Your Biggest Fan: Finding the Perfect Ceiling Fan for Your St. Louis Home

Written by Brittany Allen

There’s nothing cooler than staying cool in the summer! You may think that a ceiling fan is just a fixture like any other, but finding the right one can be deceptively tricky. So today, let’s talk about finding the perfect ceiling fan for your home.

Measuring Up

The first step to choosing a suitable fan is sizing up the room where you plan to install it. This is a crucial step because if you choose a fan that’s too small, it won’t be as effective at circulating air around the room.

So how exactly do you find the measurement of a fan? Well, if the retailer doesn’t already list the dimensions, it’s simple to find out for yourself. You’re looking for the diameter of its blade sweep, which is just a fancy way of describing the measurement from the end tip of one blade to the end tip of the one directly across from it. This works great if the fan in question has an equal number of blades, but if the number is odd, measure from the blade tip to the center of the fan, then double it to get the diameter of the blade sweep.

And on the subject of blades… does the number really matter? As a general rule, fans with fewer blades are quieter, faster, and can move more air than fans with more. Still, fans with 4-5 blades are designed for home use, achieving an ideal balance between air-circulated and tolerable ambient noise. So really, does the number matter? The answer: not as much as the shape and pitch of the blade.

Okay, great! Now that we have the measurement, it’s time to assess whether the fan is the right size for your room. You’ll also need to know the dimensions of the room, of course. To do this, simply multiply the length by the width to get the square footage of the space.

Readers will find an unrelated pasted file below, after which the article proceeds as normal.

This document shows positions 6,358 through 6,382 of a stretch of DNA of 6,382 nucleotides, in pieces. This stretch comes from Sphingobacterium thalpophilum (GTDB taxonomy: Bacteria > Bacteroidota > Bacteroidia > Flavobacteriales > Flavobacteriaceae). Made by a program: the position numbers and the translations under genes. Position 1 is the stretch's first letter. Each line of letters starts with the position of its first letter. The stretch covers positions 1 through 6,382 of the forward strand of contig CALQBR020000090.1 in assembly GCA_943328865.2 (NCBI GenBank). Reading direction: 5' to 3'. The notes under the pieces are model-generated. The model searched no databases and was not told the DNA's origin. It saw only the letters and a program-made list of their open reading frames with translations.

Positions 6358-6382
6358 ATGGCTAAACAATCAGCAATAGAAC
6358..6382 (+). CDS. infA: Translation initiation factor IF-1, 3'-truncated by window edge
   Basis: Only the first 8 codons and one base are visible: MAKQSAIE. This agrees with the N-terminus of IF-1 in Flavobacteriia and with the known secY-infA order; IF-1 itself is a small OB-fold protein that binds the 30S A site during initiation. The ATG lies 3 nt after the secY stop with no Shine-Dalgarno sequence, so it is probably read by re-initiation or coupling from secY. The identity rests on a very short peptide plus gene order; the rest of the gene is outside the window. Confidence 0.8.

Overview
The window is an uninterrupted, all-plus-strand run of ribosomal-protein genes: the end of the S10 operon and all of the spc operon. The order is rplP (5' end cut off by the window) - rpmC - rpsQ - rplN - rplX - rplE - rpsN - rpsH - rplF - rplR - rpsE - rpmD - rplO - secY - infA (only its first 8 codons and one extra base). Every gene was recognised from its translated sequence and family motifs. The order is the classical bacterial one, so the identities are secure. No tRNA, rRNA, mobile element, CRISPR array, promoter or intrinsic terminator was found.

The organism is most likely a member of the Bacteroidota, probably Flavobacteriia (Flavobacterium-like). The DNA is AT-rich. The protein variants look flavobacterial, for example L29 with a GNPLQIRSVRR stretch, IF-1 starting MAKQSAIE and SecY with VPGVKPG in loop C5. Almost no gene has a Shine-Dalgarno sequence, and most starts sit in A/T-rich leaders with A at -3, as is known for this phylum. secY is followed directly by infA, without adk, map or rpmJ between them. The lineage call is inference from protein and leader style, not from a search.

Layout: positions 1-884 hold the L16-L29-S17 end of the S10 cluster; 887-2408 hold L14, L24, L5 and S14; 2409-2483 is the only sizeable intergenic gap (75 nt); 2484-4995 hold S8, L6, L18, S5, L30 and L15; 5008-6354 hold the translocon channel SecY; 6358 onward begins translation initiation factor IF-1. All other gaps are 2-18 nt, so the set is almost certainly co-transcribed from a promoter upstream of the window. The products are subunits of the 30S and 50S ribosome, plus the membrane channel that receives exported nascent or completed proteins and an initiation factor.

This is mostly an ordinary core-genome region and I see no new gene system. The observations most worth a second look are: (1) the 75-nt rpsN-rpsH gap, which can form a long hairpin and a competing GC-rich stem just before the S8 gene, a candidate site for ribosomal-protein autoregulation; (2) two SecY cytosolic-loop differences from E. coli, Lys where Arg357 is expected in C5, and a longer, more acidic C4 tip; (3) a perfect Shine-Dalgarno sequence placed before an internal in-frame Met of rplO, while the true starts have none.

Selecting a Size

Delmar Fans’ website has an excellent comprehensive guide to choosing the right size for your space, but here’s a quick summary of the sizing suggestions:

  • Rooms under 144 sqft. (like bathrooms, mudrooms, screen porches): Fans under 42 inches, recommended 1,000-3,000 CFM
  • Rooms between 144-225 sqft. (dining room, kitchen, home office): Fans between 44-50 inches, recommended 1,600-4,500 CFM
  • Rooms between 225-400 sqft. (master bedrooms, small garage, family room/living room, rec room): Fans over 50 inches, recommended 2,300-6,500 CFM
  • Rooms over 400 sqft. (great rooms, open floor plan homes, basements): Fans over 62 inches, recommended 5,500-13,500 CFM

For safety, a fan should always have between 18 and 24 inches of clearance on all sides. You’ll also have to meet certain building codes when installing your fan unit: this means the bottom of the fan should be no less than 7 feet off the ground, but 8-9 feet is better for optimal air circulation.

You’ll also need to leave space between the top of the fan and the ceiling, again to help maximize airflow. Twelve inches between the fan and the ceiling is ideal in a room with low to average ceilings, but in a room with high ceilings, you have a lot more space to play with. In this case, you’ll probably want to use downrods to suspend the fan from the canopy at the height of your choosing. Downrods can range in length from three to 72 inches and can also be used to install fans on sloped ceilings.

When selecting a downrod, YT Lighting suggests a simple rule of thumb: for a room with a 9-foot ceiling, choose a fan with a 6-inch downrod. For any room taller than nine feet, add an extra six inches of downrod per foot.

Keep It Cool

What exactly is the ‘CFM’ that we keep mentioning? CFM stands for cubic feet per meter, and it describes the amount of space a fan fixture can cool effectively. While blade diameter does play a role in choosing the right fan, it’s only one part of the equation. Basically, the diameter helps you determine the appropriate fan size for your room, but the CFM tells you how effectively a fan will cool your room. In addition to fan size, CFM can also be affected by the motor type and blade shape. In short, the CFM listed on the product is a better indicator of cooling ability than the size of the fan or the number of blades.

If you’re willing to pay a premium upfront for an Energy Star-approved fan, you can save on energy bills down the line while making an eco-conscious choice. Plus, Energy Star products also come with a lengthy motor warranty and a one-year component warranty. Bonus!

It’s a bit surprising that there’s so much to know about ceiling fans! Still, with this ceiling fan savvy under your belt, you’ll be better equipped to find the perfect one for your home.

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